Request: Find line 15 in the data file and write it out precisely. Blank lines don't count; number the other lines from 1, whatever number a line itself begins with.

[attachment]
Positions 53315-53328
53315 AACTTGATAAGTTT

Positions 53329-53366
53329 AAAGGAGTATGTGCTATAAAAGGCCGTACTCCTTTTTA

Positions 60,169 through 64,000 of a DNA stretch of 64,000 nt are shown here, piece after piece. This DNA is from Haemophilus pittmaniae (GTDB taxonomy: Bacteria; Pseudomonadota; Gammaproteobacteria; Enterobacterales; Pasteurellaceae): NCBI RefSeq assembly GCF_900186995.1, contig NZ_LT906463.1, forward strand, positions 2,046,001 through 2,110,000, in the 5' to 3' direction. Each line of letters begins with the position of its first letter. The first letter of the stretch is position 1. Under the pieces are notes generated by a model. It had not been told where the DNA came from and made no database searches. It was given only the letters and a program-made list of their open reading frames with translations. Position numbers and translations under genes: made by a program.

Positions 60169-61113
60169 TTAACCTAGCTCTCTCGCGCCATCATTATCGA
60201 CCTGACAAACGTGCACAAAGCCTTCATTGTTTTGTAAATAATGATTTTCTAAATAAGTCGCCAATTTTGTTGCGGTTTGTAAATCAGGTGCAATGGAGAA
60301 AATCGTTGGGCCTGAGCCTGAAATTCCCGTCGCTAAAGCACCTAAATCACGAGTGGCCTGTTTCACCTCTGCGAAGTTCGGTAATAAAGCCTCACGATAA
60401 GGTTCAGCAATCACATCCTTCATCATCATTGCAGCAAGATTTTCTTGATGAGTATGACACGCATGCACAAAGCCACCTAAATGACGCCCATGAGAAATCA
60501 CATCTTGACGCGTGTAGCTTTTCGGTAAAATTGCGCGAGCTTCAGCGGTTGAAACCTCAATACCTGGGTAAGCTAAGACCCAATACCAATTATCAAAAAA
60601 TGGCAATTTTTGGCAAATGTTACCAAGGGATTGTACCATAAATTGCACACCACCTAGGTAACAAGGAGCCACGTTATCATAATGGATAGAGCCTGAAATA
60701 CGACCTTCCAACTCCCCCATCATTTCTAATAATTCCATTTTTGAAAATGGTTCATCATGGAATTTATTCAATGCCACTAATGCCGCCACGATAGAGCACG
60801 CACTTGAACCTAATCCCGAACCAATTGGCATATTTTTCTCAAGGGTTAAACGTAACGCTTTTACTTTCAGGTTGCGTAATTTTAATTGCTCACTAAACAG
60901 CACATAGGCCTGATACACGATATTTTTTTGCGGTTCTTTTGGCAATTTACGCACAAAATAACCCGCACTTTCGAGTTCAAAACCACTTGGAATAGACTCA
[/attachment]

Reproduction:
60901 CACATAGGCCTGATACACGATATTTTTTTGCGGTTCTTTTGGCAATTTACGCACAAAATAACCCGCACTTTCGAGTTCAAAACCACTTGGAATAGACTCA